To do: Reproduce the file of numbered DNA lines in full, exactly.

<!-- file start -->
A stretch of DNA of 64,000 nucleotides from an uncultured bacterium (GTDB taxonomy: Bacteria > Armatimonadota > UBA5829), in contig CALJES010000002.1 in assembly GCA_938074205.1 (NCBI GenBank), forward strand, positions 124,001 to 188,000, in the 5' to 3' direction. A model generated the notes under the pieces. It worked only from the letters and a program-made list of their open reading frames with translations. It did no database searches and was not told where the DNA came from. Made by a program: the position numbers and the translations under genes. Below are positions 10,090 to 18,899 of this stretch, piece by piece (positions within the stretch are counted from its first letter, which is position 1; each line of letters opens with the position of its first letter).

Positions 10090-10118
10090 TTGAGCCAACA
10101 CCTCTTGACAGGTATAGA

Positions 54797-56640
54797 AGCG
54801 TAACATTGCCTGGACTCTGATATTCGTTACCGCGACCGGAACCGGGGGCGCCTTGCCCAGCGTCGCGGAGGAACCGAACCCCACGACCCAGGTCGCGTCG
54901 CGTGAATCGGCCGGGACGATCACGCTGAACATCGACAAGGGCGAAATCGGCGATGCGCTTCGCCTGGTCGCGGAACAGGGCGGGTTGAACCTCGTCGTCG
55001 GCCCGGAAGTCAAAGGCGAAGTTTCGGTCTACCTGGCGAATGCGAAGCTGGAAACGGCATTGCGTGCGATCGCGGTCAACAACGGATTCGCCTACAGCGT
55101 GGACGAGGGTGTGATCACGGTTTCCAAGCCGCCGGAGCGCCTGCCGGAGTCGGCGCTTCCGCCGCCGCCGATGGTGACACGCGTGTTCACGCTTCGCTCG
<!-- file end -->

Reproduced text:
A stretch of DNA of 64,000 nucleotides from an uncultured bacterium (GTDB taxonomy: Bacteria > Armatimonadota > UBA5829), in contig CALJES010000002.1 in assembly GCA_938074205.1 (NCBI GenBank), forward strand, positions 124,001 to 188,000, in the 5' to 3' direction. A model generated the notes under the pieces. It worked only from the letters and a program-made list of their open reading frames with translations. It did no database searches and was not told where the DNA came from. Made by a program: the position numbers and the translations under genes. Below are positions 10,090 to 18,899 of this stretch, piece by piece (positions within the stretch are counted from its first letter, which is position 1; each line of letters opens with the position of its first letter).

Positions 10090-10118
10090 TTGAGCCAACA
10101 CCTCTTGACAGGTATAGA

Positions 54797-56640
54797 AGCG
54801 TAACATTGCCTGGACTCTGATATTCGTTACCGCGACCGGAACCGGGGGCGCCTTGCCCAGCGTCGCGGAGGAACCGAACCCCACGACCCAGGTCGCGTCG
54901 CGTGAATCGGCCGGGACGATCACGCTGAACATCGACAAGGGCGAAATCGGCGATGCGCTTCGCCTGGTCGCGGAACAGGGCGGGTTGAACCTCGTCGTCG
55001 GCCCGGAAGTCAAAGGCGAAGTTTCGGTCTACCTGGCGAATGCGAAGCTGGAAACGGCATTGCGTGCGATCGCGGTCAACAACGGATTCGCCTACAGCGT
55101 GGACGAGGGTGTGATCACGGTTTCCAAGCCGCCGGAGCGCCTGCCGGAGTCGGCGCTTCCGCCGCCGCCGATGGTGACACGCGTGTTCACGCTTCGCTCG